Fire, flood, tornadoes, hurricanes, earthquakes; would you and your family know what to do if a catastrophe hit your home? Unfortunately, natural disasters like this happen almost every day across the U.S. In fact, according to the National Weather Service, in the past 10 years across the U.S. there has been an average of nearly 600 weather related fatalities every year. In addition, according to the International Disaster Database this number is only expected to rise over the next 10 years. These statistics are the driving force behind our website. At the Emergency Binder, we feel that it is essential for you and your family to be prepared with a family disaster plan for a variety of emergencies.
What Should Be in Your Family’s Disaster Plan?
First and most importantly, you should have a family communication plan in place. This is planning for the fact that when and if a disaster hits, your family may be displaced. You will want to establish a strategy for everyone to have a central meeting place outside the home. In addition, especially if you have younger children, you are going to want to make a quick and easy emergency contact card. This is an great resource in the event that you and your children are separated, or you are injured and unable to communicate. You or your family members will be able to quickly give a doctor, police officer, or other authority figure the information they need. Below is an example of a template you may want to use for an emergency contact card. We advise laminating this card if possible to avoid any wear, tear, or damages.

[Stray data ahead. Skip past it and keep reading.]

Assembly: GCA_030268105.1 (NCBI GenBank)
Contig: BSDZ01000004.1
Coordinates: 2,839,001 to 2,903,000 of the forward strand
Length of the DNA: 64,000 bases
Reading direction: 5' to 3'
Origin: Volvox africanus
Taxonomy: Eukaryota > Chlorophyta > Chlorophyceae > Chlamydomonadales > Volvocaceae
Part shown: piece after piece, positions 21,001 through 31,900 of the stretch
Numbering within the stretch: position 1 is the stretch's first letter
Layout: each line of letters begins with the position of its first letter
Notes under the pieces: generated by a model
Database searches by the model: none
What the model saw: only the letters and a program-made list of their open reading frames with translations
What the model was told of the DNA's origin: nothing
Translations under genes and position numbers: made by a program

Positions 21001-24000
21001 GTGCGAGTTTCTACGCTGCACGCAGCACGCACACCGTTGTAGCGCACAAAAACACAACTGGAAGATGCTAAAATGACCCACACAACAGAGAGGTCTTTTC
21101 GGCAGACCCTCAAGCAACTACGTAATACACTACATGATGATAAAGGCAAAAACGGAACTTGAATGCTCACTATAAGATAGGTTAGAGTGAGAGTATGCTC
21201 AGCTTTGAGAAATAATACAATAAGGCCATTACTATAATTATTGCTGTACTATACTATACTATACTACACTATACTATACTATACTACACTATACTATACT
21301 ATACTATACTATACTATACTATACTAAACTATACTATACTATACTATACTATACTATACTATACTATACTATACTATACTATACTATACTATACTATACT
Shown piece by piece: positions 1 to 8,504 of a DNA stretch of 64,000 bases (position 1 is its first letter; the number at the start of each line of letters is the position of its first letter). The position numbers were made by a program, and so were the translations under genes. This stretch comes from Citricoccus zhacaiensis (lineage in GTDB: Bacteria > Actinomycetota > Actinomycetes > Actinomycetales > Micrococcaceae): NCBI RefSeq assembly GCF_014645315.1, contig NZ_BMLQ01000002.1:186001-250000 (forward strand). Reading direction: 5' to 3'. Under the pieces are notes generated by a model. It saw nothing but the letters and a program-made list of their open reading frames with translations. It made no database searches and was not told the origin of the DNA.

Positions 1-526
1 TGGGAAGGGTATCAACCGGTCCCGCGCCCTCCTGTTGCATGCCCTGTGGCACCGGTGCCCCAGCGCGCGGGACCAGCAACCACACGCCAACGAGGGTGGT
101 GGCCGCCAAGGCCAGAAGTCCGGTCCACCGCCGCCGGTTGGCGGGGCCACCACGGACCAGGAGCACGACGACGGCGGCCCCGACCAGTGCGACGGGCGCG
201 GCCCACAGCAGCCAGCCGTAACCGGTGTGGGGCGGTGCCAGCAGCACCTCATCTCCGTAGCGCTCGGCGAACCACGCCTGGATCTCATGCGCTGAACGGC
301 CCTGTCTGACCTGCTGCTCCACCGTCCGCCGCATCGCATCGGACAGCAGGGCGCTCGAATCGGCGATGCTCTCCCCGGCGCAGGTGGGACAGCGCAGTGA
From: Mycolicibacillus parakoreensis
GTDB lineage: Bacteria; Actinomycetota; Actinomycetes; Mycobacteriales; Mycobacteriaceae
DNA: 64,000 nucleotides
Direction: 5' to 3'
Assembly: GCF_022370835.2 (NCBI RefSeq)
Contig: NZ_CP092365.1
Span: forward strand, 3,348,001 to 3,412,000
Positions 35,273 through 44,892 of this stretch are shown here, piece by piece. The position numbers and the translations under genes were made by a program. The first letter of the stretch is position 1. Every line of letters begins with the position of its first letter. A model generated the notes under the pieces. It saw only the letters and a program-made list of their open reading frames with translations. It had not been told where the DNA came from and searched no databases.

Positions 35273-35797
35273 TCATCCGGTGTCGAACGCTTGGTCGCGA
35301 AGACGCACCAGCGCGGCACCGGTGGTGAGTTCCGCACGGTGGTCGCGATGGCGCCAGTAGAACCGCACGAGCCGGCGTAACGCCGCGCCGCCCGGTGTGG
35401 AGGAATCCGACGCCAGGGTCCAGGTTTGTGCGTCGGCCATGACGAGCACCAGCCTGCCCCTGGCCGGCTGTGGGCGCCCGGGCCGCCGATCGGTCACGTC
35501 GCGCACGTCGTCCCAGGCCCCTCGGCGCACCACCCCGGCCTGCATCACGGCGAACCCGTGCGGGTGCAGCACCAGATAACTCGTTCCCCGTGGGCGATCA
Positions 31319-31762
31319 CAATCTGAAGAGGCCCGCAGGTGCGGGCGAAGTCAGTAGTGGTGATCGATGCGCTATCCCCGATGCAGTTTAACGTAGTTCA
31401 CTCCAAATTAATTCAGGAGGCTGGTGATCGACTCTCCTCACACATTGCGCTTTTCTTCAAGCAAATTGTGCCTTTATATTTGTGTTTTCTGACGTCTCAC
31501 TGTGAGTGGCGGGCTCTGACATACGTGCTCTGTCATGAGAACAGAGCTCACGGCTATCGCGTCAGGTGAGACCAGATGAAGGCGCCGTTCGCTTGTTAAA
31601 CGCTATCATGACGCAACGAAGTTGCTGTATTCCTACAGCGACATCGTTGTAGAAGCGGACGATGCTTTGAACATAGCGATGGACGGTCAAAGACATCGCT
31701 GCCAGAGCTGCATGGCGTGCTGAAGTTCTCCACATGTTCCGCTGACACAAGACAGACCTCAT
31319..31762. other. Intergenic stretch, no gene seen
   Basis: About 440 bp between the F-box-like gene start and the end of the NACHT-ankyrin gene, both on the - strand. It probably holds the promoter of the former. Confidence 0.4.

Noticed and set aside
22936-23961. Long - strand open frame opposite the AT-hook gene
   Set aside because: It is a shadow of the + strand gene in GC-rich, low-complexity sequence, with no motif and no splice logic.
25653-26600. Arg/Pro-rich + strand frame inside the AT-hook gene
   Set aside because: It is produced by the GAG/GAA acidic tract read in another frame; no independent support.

Besides a meeting place and an identification card there are a few other items you are going to want to discuss in regards to your family disaster plan. We have two additional tips for your family’s safety plan as outlined by the Centers for Disease Control and Prevention.
- Subscribe to Emergency Alerts: You may feel like you are already bombarded with too many alerts. However, one of the most important things you may ever subscribe to is the National Emergency Alert system. This is a national alert system that you can opt-in to messages regarding national security emergencies, Amber alerts, and extreme weather warnings. If you would be interested in signing up for the National Emergency Alert System, click here. For more information on your local state offices emergency management agency, click here, find your state, and contact them for more information.
- Appoint an Out-of-State Contact: Here at the Emergency Binder, we support the advice given by the CDC on appointing a friend or family member outside of your local area to be an additional point of contact. Since this individual would be out of state, they most likely would not be experiencing the same weather emergencies and would have communication access in case local phone lines are jammed. If you are going to choose a non-local point of contact, be sure that they are on board and understand their role and responsibility prior to a weather or other type of emergency.
Second, we advise that every homeowner have an emergency preparedness kit that will be enough to sustain themselves and the rest of their immediate family members for up to 3 days. Learn more about what you need to include in your family’s emergency preparedness/survival kit.